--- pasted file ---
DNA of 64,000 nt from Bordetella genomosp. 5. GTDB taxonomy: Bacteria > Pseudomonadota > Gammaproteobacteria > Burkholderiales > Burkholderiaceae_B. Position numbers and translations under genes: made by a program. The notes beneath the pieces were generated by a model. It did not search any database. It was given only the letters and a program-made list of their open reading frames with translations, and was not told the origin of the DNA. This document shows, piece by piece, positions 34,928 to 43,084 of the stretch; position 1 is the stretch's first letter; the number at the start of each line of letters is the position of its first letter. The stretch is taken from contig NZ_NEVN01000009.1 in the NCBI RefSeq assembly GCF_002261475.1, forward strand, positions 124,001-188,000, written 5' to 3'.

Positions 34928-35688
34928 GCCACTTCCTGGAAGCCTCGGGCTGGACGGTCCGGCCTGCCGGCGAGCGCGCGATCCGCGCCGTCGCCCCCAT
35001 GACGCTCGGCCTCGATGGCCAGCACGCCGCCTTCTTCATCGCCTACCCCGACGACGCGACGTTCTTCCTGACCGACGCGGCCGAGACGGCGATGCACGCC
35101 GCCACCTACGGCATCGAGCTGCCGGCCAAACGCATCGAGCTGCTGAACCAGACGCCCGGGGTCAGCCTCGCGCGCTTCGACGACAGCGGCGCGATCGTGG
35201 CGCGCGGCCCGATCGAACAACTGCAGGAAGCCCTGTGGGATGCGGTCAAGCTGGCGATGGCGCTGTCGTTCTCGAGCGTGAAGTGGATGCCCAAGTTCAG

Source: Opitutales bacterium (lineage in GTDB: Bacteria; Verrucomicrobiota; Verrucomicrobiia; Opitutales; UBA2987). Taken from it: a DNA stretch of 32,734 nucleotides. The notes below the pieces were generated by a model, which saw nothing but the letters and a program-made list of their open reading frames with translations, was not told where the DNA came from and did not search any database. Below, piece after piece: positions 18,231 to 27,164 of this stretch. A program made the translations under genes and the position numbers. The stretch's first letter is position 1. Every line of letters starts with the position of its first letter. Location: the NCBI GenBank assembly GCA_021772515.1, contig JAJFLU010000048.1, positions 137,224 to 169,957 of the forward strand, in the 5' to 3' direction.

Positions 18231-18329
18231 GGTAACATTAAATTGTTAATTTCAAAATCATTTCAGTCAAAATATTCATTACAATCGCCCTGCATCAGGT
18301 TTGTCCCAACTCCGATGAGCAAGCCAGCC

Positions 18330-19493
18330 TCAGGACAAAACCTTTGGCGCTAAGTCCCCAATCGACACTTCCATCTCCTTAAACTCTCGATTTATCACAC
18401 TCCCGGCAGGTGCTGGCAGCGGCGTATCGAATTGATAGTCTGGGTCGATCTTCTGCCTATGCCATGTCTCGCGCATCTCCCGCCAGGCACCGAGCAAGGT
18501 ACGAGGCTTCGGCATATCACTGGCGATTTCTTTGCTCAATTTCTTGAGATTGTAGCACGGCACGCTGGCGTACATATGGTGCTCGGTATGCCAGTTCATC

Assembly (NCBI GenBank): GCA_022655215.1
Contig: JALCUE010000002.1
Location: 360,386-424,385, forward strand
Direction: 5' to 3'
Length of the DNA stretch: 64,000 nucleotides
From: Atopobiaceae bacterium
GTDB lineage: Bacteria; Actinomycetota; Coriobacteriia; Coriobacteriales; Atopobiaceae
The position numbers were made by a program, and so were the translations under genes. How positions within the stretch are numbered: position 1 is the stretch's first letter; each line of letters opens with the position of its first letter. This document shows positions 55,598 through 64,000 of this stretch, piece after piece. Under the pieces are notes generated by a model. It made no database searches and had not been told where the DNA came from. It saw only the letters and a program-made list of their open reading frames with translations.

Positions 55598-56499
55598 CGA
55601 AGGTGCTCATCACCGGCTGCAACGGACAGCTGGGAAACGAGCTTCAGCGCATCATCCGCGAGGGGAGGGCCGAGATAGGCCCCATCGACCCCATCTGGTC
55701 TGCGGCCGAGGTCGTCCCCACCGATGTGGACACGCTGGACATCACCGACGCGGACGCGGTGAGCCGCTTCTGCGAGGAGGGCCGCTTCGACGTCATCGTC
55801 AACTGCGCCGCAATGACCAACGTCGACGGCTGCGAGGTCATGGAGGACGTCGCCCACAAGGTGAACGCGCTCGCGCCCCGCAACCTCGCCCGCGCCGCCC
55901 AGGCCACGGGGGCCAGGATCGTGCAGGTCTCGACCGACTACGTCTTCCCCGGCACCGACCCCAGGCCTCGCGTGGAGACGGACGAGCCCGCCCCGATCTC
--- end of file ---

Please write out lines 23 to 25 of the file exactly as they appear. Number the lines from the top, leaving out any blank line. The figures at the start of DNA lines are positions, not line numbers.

Positions 55598-56499
55598 CGA
55601 AGGTGCTCATCACCGGCTGCAACGGACAGCTGGGAAACGAGCTTCAGCGCATCATCCGCGAGGGGAGGGCCGAGATAGGCCCCATCGACCCCATCTGGTC